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It’s Going To Get Loud

Two members of Team Destinations, both avid Junoon fans, travelled to Karachi recently to attend the band’s reunion concert. From the journey to the camaraderie along the way to sharing the floor with thousands of fellow Junoonis, they pen down their experience of being part of this historic celebration of Pakistani music.

Wali Akhter

Junoon acted as a doorway for me into the world of rock and later, metal. From Junoon, my musical journey moved on to Linkin Park, Red Hot Chilli Peppers, Pearl Jam, Pink Floyd and Tool. My music sense evolved in that order, and to such a level that it was finally time for me to pick up an instrument. So I picked up the bass guitar and re-listened to these same bands with a new sense of perception. It was then that I realized that every Junoon song was composed to perfection and Brian O’Connell was one of the greats. I promised myself that if and when Junoon ever re-united, I would be there to listen to my favourite band. When news of Junoon’s first concert after 13 years began to trickle out, I packed my bags and I was there on the 25th of December to witness the spectacular night. Let me tell you how it happened.

Three of my Junooni friends and I decided that we would travel from Lahore to Karachi in our car for the concert, hence experiencing a bit of Sindh along the way to make it a truly memorable trip. The group consisted of me, a communication designer, Lala Ahsan, a musician, Shams-ul-Ain and his wife Uswa Amjad, both architects. We started our journey on the eve of 22nd December. As night fell, our only experience was the tiny car that we were in and its battle against the art-laden metal giants trundling down the N5. We slowly entered Sindh and stayed the night in Pano Aqil, a small town located 40 km from Sukkur. Sindh is very different from Punjab; the moment you cross over the provincial border the landscape shifts. You are welcomed with kilometre upon kilometre of date trees, the soil takes on a darker hue, and the temperature at night drops significantly.

The next day, we went to Rohri to see its two famous bridges. The Lansdowne Bridge is a colonial-era rigid girder bridge, the longest of its time (1889), while the Ayub Bridge is an arch bridge completed in 1962. Rohri is a good place to compare old and new styles of architecture. As evening fell, we rode a boat on the Indus River and saw a beautiful sunset against the imposing backdrop of the two bridges.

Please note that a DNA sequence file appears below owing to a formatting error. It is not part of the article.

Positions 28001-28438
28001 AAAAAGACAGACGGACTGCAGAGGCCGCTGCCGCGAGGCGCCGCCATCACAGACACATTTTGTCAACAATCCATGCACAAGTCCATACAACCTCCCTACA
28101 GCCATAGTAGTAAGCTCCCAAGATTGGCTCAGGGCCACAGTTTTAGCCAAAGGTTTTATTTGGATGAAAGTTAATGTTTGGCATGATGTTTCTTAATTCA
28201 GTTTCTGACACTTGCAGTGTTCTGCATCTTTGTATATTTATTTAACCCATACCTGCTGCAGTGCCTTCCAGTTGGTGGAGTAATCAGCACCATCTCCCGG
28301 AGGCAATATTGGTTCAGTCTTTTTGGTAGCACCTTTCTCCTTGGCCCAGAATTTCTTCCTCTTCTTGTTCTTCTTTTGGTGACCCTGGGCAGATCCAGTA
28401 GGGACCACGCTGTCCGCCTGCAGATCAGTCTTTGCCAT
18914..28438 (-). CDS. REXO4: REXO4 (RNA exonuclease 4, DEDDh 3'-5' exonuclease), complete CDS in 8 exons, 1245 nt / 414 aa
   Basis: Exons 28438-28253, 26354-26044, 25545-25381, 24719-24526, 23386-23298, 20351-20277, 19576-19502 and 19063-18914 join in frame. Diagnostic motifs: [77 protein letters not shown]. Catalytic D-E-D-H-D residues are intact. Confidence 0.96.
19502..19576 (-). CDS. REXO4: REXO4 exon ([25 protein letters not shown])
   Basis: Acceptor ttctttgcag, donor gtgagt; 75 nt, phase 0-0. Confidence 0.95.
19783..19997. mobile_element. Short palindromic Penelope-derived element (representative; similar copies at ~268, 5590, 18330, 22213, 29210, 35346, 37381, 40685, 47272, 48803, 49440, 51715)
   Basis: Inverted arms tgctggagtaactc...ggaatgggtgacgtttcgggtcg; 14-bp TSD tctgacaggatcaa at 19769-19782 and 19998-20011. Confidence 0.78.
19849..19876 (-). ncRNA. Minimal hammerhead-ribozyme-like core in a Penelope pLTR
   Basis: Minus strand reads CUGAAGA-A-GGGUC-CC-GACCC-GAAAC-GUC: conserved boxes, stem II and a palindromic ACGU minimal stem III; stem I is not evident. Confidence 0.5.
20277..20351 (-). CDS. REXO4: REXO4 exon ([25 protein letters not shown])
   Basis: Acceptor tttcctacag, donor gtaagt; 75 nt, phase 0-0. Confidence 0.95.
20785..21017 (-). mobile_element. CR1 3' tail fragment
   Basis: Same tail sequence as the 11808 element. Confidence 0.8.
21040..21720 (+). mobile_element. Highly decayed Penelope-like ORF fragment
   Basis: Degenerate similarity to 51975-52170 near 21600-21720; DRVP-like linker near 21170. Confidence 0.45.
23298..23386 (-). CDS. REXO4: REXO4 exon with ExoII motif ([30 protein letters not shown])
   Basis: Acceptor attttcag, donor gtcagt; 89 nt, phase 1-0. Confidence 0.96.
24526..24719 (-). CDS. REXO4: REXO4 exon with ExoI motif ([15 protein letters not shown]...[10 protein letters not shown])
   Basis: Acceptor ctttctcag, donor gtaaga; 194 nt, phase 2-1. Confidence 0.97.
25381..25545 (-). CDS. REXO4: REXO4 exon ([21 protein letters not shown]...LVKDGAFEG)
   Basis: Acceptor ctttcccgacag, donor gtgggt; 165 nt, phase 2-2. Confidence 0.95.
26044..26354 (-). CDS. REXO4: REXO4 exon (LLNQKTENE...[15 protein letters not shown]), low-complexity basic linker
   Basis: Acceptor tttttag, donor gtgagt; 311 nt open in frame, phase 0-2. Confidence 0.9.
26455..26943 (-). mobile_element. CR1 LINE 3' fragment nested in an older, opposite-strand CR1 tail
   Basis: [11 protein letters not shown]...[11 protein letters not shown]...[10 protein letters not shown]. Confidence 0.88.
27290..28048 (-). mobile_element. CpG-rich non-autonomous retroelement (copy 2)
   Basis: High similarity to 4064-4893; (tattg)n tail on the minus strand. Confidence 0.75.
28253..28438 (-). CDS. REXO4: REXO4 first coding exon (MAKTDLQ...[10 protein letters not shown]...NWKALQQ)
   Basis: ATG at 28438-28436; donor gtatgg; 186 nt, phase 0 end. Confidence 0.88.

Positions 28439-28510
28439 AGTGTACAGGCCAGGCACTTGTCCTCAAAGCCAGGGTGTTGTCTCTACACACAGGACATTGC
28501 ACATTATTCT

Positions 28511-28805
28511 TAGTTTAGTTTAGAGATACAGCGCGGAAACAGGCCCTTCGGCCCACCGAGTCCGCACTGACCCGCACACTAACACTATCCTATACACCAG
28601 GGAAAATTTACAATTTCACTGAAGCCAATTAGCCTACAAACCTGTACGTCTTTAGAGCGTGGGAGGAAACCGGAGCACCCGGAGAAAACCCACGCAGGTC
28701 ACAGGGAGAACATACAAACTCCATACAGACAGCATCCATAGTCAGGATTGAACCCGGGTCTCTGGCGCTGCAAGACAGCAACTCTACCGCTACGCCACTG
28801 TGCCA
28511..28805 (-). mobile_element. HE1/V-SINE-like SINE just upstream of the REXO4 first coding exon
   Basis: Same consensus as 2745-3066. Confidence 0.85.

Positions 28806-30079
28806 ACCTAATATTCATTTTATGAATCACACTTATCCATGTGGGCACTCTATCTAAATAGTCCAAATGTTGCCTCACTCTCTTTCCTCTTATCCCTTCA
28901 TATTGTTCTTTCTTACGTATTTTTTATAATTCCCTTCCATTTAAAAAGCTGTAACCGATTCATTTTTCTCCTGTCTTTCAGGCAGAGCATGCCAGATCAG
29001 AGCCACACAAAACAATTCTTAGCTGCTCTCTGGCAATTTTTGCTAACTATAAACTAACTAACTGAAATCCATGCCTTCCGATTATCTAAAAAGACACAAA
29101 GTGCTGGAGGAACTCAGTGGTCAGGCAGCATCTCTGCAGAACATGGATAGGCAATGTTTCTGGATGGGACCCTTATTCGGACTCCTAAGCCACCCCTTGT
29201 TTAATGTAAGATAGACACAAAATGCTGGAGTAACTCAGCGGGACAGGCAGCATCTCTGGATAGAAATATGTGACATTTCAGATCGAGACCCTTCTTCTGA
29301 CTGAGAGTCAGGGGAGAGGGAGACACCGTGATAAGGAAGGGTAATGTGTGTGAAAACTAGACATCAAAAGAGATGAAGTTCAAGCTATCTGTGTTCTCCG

At night, we reached Bith Shah, home to the shrine of Shah Abdul Latif Bhitai, to turn our Sufi mode on for the concert on the 25th. The Sufis at the mazaar were chanting the kalaam of Shah while playing a simplified type of sitar. The older sufis would help the younger ones memorize the verses during the performance, while weary travellers slept on the floor of the hall, lulled into oblivion by the soothing chants. We left Bith Shah the same night and continued our journey onwards, reaching Karachi at 4:00 am. Karachi was still awake, just like Lahore.

On the day of the concert we entered the venue and saw thousands of Junoonis, a mix of old and young, familiar faces and those that blended in the crowd. There were musicians such as Junaid from the band Call as well as actors and directors. They were all waiting on the same floor to witness the greatest concert in Pakistan’s musical history, and in my head the song Pappu Yaar Tung Na Ker played on. Because Junoon is bigger than all of us.

The opening performances were by Lyari Underground, Khumariyaan, Tamasha and Sound of Kolachi, and then the wait began. It was while we were waiting for the band to come out that I realized what a momentous occasion it was – all of us gathered there that night, were the people chosen to hear Junoon live for the first time in 13 years. As Junoon appeared, I could feel the electrifying energy in the arena; it was pure madness and delirium. The band played all their greatest hits, but they didn’t play Ghoom or Mitti, which are my favourite trance-infusing tracks, or Mahi, Tara Jala and Talash. However, they did play perennial favourites Bulleya and Neend Aati Nahi. 

It was a very emotional experience, especially when the song Chalay Thay Saath Saath played. I sneaked a peak at all the Junoonis on the floor during the song, I saw their emotions, all of them had a wide smile of satisfaction on their faces. It was as if we had lost something and it was finally given back to us. Like ‘kintsugi’, the Japanese art of repairing broken pottery with gold. 

After a quick stop at Mubarak Village Beach, the next day we turned back to Lahore with a positive attitude. Our Junoon was back.


Obaid ul Mohsin

I, along with two of my Junooni friends, travelled from Lahore to Karachi by open ticket train to witness the biggest concert of the decade. A group call converted into a planned trip – turned out there were many of us who shared a common ‘junoon.’ My group included myself, a motion designer, Wajeeha Riaz, Section Officer, Senate and Anam Bhatti, a visual artist. It was an 18-hour journey, but it was worth every second. 

An experience of a lifetime, it wasn’t just a reunion of the band itself but a reunion of generations coming together sharing a common passion. Nostalgia occupied the space and the contrast of high and low moments got the audience going.

While there were moments that got everybody head banging to the beats and singing their lungs out to the electrifying stage, there were intense moments such as remembering the late Junaid Jamshed and playing tribute songs. 

The show ended with an amazing fireworks display, the scale of which was unprecedented. As strains of the national anthem filled the arena, the sky above exploded with green fireworks. Perfect timing or coincidence, we’ll never know but it concluded the night on note of high emotion and nostalgia.

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